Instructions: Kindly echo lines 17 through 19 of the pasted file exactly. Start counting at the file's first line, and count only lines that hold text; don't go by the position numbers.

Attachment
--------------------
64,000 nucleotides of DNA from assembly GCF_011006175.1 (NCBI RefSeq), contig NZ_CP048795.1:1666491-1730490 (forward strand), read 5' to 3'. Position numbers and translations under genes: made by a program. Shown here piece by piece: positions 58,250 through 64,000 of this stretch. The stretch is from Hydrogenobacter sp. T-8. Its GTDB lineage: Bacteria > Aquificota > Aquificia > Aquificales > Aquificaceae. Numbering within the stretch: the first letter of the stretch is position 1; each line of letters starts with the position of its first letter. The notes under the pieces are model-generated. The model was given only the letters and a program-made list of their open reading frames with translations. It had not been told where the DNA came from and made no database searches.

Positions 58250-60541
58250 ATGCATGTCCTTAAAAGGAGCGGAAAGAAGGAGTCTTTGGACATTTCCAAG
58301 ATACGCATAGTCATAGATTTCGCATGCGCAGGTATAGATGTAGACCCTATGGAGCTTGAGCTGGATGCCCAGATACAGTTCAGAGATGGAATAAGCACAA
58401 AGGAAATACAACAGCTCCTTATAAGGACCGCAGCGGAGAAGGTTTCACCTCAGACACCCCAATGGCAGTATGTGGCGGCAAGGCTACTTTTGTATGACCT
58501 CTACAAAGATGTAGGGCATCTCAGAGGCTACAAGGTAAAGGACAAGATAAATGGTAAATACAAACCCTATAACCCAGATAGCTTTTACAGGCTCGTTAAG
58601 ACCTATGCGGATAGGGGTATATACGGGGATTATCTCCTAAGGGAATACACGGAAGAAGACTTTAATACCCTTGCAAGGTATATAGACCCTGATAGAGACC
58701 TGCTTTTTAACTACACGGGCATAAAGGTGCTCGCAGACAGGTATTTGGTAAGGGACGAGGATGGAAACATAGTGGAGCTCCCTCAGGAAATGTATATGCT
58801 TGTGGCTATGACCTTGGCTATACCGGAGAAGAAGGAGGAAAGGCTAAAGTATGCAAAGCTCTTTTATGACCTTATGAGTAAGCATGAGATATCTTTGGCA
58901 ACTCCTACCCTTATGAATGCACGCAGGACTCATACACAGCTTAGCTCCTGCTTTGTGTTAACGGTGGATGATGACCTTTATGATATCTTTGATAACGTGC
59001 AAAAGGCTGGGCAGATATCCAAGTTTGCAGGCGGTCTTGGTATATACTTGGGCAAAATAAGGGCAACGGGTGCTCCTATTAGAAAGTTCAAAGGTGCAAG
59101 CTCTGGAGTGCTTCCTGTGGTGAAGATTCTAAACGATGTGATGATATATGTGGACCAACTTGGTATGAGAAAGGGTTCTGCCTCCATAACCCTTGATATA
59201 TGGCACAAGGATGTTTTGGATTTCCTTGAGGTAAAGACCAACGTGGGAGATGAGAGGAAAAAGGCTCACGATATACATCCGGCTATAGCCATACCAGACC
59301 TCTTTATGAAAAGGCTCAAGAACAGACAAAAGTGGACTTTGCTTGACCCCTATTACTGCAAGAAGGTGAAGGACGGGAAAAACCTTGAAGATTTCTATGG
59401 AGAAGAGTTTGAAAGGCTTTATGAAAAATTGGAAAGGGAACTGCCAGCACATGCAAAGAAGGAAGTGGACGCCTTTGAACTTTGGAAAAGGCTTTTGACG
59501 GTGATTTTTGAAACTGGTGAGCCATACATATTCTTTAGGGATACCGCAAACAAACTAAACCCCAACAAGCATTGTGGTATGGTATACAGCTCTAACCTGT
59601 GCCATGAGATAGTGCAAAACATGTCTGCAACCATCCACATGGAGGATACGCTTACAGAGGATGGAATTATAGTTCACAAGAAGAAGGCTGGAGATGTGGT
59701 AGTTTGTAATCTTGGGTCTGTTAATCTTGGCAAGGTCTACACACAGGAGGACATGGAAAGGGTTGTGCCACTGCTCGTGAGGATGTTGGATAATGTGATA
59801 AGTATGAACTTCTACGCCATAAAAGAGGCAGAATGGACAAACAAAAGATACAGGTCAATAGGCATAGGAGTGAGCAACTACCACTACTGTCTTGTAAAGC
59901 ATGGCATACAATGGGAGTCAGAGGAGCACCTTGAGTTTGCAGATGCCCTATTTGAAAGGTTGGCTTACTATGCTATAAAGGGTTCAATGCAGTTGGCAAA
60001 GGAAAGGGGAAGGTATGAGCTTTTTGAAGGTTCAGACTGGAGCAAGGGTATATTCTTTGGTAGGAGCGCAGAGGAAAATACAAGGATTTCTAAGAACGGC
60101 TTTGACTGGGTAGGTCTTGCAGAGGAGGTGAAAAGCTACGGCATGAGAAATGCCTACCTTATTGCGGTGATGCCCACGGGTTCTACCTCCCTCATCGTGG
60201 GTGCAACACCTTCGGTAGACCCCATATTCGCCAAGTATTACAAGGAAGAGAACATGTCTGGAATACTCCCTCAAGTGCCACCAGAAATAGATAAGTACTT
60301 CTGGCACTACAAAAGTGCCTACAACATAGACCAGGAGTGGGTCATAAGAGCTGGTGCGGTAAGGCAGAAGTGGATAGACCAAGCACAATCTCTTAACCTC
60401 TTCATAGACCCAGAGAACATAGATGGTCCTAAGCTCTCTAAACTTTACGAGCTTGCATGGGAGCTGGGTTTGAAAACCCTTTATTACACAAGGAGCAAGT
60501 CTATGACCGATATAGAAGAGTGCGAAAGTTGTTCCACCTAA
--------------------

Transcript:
59601 GCCATGAGATAGTGCAAAACATGTCTGCAACCATCCACATGGAGGATACGCTTACAGAGGATGGAATTATAGTTCACAAGAAGAAGGCTGGAGATGTGGT
59701 AGTTTGTAATCTTGGGTCTGTTAATCTTGGCAAGGTCTACACACAGGAGGACATGGAAAGGGTTGTGCCACTGCTCGTGAGGATGTTGGATAATGTGATA
59801 AGTATGAACTTCTACGCCATAAAAGAGGCAGAATGGACAAACAAAAGATACAGGTCAATAGGCATAGGAGTGAGCAACTACCACTACTGTCTTGTAAAGC